It’s hard - and expensive - enough to build extra-strength cyber barn doors when all it takes is one employee posting a vacation photo or leaving an out-of-office message to swing those doors right open.
And it's senseless to spend any time or treasure if one of your employees is going to just drop a USB drive full of sensitive, confidential information at a bar on Second Avenue.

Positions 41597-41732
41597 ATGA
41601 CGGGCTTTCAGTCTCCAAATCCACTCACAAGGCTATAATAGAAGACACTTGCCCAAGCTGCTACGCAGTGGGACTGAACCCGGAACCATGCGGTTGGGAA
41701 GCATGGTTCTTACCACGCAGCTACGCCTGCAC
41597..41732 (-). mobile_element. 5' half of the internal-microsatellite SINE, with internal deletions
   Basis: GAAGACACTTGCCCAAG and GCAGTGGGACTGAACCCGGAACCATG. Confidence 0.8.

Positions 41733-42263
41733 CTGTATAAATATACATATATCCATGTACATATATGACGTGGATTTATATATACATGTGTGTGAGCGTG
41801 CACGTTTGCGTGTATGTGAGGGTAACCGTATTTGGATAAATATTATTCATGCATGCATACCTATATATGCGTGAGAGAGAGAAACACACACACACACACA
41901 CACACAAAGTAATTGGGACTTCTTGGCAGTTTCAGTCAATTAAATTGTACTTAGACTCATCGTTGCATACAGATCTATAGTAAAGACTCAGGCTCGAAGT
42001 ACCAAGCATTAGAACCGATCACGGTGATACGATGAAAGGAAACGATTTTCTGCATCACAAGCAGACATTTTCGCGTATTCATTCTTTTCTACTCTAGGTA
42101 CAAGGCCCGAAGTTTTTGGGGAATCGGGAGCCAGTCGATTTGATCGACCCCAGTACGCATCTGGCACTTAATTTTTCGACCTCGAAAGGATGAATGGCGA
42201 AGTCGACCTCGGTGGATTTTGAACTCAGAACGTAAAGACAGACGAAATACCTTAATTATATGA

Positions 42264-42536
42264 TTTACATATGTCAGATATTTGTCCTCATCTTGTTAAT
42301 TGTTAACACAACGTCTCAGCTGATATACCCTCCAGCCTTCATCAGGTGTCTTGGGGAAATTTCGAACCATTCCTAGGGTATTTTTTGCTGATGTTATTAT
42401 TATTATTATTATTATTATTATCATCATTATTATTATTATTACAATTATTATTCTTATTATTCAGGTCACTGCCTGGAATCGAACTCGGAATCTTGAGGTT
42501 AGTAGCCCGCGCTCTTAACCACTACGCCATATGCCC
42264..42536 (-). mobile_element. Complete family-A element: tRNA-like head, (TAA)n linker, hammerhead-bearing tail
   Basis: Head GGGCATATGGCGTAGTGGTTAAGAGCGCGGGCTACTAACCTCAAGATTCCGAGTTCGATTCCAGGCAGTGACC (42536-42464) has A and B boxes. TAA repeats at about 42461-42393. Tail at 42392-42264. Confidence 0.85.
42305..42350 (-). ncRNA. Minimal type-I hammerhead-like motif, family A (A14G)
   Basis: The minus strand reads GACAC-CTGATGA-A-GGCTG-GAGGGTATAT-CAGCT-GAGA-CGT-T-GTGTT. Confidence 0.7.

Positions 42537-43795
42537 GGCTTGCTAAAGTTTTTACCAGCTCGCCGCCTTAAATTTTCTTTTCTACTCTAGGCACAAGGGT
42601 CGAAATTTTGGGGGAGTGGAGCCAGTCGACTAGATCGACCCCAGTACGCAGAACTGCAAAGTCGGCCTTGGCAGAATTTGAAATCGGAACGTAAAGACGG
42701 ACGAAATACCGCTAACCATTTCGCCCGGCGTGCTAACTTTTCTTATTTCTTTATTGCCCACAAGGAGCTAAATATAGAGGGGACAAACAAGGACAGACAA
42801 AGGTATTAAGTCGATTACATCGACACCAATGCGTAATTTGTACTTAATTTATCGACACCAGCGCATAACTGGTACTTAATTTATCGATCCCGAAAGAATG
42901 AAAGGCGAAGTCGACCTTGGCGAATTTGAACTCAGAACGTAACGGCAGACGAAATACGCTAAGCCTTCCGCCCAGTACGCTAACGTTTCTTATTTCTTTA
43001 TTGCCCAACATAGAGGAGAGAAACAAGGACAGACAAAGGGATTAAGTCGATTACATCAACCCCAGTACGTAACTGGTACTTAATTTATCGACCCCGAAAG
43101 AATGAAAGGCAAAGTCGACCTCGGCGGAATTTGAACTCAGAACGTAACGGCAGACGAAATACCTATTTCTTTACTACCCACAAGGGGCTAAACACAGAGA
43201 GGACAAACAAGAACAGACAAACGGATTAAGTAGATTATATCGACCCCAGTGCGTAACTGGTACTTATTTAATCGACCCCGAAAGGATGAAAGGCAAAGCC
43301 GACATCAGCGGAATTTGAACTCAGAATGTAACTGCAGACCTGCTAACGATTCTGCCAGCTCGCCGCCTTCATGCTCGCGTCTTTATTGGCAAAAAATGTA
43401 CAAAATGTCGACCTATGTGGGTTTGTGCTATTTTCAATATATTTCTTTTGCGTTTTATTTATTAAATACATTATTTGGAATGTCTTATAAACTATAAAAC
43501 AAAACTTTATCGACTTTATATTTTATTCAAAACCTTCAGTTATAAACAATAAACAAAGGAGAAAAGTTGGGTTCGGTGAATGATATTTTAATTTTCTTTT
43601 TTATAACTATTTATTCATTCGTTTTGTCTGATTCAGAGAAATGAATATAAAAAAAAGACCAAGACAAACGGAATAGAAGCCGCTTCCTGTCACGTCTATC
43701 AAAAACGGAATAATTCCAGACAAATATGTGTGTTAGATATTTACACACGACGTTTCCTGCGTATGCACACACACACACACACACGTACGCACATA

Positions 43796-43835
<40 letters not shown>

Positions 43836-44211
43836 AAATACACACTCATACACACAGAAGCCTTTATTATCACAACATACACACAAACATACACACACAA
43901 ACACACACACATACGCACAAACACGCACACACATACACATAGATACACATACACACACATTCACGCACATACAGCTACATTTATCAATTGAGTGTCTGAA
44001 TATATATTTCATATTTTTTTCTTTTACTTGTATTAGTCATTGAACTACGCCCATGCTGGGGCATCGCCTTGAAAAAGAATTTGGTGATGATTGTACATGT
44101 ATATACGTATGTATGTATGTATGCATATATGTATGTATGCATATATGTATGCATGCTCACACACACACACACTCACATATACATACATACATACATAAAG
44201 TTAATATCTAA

At least with the last one, you’ve got a fighting chance. But what do you do about the vast, swirling pool of credulous gullibility that is one-fifth of your workforce other than give up and go home?
Weeks after J.P. Morgan Chase & Co. was hit with a massive data breach that exposed information from 76 million households, the country’s biggest bank by assets sent a fake phishing email as a test to its more than 250,000 employees. Roughly 20% of them clicked on it, according to people familiar with the email.